Commentary: Gore's failure to respond is outrageous, unacceptable

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Sometimes government officials treat the American people like growing mushrooms - keep them in the dark and cover them with manure. And whenever that happens, it is infuriating and inexcusable.

It happens every day in Washington, but one current situation is particularly odorous.

For more than a year at the Center for Public Integrity, we have been attempting to ascertain a relatively simple, straightforward question: What did Vice President Al Gore — who has deep personal and financial ties to Occidental Petroleum — know and when did he know it about the sale of the Elk Hills oil reserve to that company? In The Buying of the President 2000, we first wrote about the deal, initiated by Gore’s “Reinventing Government” project, which tripled Occidental’s domestic oil reserves overnight.

Gore has never been willing to talk to us — or, apparently, anyone else — about it. The Freedom of Information Act does not apply to the White House, so his appointment calendar, phone logs and private memoranda are all unavailable. And for nearly a year, the Department of Energy has stonewalled our requests for information on the Elk Hills bidding process.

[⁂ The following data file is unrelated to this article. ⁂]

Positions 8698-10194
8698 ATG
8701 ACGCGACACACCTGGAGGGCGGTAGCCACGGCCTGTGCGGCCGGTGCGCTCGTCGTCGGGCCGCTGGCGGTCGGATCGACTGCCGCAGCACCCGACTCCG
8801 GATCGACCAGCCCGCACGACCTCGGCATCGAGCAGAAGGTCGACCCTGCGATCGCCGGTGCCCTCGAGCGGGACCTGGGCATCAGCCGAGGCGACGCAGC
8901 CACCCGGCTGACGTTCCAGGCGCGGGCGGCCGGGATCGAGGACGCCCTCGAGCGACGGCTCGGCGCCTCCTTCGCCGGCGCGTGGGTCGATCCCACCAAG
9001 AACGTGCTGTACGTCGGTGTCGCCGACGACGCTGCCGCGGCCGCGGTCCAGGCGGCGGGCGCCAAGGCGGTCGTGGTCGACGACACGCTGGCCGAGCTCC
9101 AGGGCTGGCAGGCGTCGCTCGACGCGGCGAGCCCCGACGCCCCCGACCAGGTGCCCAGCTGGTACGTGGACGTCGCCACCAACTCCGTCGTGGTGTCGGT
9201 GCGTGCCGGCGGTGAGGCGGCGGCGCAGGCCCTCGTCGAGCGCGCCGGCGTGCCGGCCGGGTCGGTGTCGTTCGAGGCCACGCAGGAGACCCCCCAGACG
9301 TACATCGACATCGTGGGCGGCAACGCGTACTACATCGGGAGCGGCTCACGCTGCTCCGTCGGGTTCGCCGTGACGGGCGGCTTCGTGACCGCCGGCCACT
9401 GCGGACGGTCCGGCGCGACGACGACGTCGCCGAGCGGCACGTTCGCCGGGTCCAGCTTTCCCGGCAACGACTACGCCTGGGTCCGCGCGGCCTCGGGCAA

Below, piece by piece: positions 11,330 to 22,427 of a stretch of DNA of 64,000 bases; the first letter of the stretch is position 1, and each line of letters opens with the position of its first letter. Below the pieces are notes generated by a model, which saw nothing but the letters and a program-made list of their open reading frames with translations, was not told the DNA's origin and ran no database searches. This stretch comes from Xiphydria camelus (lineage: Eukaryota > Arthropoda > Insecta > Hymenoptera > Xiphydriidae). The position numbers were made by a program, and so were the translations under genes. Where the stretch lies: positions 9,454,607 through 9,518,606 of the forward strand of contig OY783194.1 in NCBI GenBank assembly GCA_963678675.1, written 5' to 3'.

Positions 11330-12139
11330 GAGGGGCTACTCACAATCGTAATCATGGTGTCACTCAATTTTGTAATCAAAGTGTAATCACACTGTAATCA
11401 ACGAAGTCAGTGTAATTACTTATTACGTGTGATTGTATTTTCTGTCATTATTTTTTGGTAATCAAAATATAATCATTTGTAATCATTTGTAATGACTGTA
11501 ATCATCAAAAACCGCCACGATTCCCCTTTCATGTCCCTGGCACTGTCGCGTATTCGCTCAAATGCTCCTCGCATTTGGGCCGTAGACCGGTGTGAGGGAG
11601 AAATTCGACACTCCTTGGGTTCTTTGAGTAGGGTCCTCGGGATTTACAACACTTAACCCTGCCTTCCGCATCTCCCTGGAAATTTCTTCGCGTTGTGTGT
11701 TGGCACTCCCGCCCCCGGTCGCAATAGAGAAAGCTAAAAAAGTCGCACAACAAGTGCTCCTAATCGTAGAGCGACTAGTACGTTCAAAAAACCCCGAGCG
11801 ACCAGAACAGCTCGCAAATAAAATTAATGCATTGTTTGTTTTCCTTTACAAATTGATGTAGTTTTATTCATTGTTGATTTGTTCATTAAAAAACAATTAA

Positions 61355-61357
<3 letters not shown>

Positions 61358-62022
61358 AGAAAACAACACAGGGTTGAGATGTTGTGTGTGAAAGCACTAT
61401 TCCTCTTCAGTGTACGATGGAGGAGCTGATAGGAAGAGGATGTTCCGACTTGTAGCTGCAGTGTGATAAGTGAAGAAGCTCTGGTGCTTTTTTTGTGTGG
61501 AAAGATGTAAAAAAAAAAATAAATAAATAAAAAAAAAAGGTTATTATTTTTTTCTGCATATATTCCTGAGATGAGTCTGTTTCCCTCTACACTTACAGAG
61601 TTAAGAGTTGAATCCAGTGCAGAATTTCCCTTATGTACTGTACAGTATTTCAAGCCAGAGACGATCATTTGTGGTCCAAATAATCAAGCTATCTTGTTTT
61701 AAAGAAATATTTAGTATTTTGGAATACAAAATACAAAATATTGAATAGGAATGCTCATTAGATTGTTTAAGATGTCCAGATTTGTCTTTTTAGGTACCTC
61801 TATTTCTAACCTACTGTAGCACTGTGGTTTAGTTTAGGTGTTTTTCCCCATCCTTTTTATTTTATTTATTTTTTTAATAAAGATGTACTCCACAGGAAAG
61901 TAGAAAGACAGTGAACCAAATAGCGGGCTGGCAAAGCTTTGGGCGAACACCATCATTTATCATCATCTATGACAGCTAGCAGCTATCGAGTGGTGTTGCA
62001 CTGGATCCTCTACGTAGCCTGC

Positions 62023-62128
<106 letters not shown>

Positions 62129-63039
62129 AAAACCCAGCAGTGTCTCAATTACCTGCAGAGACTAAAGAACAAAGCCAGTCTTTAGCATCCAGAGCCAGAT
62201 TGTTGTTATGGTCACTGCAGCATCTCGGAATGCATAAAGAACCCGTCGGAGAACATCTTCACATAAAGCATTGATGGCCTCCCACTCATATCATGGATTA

Since when is the bidding process for the unprecedented, multibillion-dollar sale of public land secret? That is, simply stated, outrageous and unacceptable. We will get this information eventually, via the courts. But all of that will occur after this election.

The vice president should answer two basic questions. First, how is it that this largest privatization of federal land occurred for the first time in 70 years, in a time of no energy crisis? And to what extent were the vice president or his loyal colleagues in the White House involved in the decision to unload this valuable land to his family’s largest source of wealth, Occidental Petroleum?

It is difficult for the Republicans to raise these questions, of course, because Messrs. George W. Bush and Dick Cheney are both former oil executives, sensitive to such an unusual historic precedence. And reporters have not raised it in part because there is no direct, documentary evidence of official wrongdoing by Mr. Gore.

But the entire situation, however unclear or frustrating, is relevant to the American people. And that is why we have persisted in asking these inconvenient questions, and presented to you whatever information we have gleaned.

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